Chapter Three: The African Renaissance versus the South African Renaissance?

The greatest threats to South Africa's long-term interests and leadership aspirations on the continent are the structural weaknesses of its economy, widespread poverty in the country and other crippling socio-economic problems that have continued to blight the post-apartheid era. This chapter discusses South Africa's need to focus on domestic socio-economic change, at the expense of a deep, sustained engagement with other African states.

‘The basic truth in politics is that foreign policy begins at home.’ – Gerrit Olivier1

The inauguration of the Mandela government in 1994 greatly improved South Africa’s relationships with other African states, creating numerous opportunities for them to collaborate with one another. The country’s new leaders acknowledged both its role in destabilising southern Africa during the apartheid era and the debt of gratitude it owed to neighbouring states, which had helped sustain its liberation struggle. Pretoria also recognised that South Africa’s interests were best served by economic development and democratisation in African states, accepting that it had an obligation to act as one of the principal architects of African security and development. Observers always expected that these sentiments would be factored into the South African policymaking process at some level. But it was difficult to quantify how they should be balanced against other priorities, and what this would mean for Pretoria’s relationships with African countries outside the Southern African Development Community (SADC) zone, which were less focused on issues such as destabilisation and the need for South African reciprocity. In addition to the various image problems undermining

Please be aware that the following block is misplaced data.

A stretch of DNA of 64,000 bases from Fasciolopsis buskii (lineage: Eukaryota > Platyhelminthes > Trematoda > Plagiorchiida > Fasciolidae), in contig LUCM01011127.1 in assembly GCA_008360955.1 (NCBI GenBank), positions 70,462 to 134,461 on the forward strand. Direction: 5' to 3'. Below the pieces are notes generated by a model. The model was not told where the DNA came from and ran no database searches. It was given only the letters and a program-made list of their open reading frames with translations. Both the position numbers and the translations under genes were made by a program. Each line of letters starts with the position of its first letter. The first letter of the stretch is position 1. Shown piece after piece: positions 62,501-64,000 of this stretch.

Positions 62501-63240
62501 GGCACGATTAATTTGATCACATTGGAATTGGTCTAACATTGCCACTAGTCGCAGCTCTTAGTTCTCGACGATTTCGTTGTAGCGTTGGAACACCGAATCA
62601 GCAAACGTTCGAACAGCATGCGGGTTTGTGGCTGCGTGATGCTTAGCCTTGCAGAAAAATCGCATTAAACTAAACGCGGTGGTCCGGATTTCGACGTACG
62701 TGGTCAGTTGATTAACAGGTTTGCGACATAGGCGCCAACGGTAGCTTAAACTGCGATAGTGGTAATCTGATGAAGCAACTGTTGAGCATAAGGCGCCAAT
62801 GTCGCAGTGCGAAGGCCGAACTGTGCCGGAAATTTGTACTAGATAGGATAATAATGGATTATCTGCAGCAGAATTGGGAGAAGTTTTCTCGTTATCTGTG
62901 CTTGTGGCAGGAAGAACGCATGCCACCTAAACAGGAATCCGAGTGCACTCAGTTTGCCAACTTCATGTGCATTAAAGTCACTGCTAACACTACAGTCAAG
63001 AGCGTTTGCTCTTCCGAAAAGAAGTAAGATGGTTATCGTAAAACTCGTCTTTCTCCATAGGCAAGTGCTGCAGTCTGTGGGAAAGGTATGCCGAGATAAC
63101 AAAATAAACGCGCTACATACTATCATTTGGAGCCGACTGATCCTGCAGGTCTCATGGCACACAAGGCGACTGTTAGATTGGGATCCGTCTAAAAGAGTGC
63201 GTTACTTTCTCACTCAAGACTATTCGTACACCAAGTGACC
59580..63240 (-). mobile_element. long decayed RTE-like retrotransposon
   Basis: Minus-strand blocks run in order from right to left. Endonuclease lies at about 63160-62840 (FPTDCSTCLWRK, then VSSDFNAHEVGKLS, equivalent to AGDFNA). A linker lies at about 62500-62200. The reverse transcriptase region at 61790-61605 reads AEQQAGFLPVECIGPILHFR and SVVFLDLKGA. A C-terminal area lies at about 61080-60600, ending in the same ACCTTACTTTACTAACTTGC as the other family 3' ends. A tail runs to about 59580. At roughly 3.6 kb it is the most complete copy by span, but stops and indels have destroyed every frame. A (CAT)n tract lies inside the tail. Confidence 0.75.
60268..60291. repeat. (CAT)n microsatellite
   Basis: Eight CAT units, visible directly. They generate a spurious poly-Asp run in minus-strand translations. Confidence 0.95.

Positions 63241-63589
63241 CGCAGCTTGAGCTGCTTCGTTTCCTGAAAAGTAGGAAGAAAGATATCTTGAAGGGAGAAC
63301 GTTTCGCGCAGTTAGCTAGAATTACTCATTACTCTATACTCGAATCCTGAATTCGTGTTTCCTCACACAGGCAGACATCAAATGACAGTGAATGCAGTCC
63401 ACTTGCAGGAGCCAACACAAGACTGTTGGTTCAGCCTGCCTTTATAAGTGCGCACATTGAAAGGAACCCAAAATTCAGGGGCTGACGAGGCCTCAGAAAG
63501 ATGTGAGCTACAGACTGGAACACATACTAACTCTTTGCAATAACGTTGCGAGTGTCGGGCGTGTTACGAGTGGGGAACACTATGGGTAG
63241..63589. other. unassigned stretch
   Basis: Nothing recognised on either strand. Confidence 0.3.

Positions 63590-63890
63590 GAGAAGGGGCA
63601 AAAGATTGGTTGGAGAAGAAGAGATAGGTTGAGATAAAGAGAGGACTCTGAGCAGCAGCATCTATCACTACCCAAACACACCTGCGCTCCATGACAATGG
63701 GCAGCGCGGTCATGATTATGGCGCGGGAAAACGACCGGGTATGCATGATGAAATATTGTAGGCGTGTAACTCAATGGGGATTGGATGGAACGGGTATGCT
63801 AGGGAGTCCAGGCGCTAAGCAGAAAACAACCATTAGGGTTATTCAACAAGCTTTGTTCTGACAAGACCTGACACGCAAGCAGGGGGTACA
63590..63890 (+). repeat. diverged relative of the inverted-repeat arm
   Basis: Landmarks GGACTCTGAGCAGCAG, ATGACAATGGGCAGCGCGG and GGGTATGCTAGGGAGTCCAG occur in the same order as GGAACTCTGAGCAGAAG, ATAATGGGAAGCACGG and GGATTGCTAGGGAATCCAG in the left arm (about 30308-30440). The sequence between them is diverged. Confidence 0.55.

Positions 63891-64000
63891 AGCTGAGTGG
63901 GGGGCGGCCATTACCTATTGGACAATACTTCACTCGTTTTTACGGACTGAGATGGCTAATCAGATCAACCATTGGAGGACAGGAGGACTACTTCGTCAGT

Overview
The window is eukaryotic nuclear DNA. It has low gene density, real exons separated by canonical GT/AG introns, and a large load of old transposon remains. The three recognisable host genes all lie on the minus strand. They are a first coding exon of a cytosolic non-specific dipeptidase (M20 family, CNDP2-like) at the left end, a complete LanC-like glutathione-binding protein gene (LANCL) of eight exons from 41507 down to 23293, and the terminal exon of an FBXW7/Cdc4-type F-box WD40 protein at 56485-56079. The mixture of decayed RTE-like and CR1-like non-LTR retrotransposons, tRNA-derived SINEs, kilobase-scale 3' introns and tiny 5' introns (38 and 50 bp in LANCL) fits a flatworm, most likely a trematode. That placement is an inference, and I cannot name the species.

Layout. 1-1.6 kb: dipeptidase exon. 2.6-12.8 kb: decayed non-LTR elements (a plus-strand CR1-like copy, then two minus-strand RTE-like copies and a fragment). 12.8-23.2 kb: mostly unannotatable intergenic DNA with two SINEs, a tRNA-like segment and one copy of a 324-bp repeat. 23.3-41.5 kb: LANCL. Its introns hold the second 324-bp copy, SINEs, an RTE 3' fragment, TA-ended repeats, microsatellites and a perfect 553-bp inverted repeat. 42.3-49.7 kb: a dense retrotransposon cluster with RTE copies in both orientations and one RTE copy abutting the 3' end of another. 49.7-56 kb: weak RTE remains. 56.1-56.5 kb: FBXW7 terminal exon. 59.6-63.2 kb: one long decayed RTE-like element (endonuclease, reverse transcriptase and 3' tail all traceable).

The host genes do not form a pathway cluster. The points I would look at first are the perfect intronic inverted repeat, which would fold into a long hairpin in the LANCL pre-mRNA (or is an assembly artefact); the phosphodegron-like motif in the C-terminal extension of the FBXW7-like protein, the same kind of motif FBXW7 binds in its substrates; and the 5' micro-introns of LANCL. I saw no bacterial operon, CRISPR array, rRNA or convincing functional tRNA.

South Africa’s regional diplomatic efforts (see Chapter Two), domestic challenges are likely to overshadow the country’s commitments to the continent, further weakening its leadership position.
Two decades into the democratic era, the failure to deliver fundamental socio-economic change is finally beginning to impose serious political costs on the ruling African National Congress (ANC). The sharp fall in support for the party in the August 2016 municipal elections2 appeared to serve as a warning of things to come. As the pressure of domestic responsibilities rises,3 South Africa will be forced to scale down its activism elsewhere in Africa, particularly its developmental role.

James Hamill is a Lecturer in the School of History, Politics and International Relations at the University of Leicester, UK.

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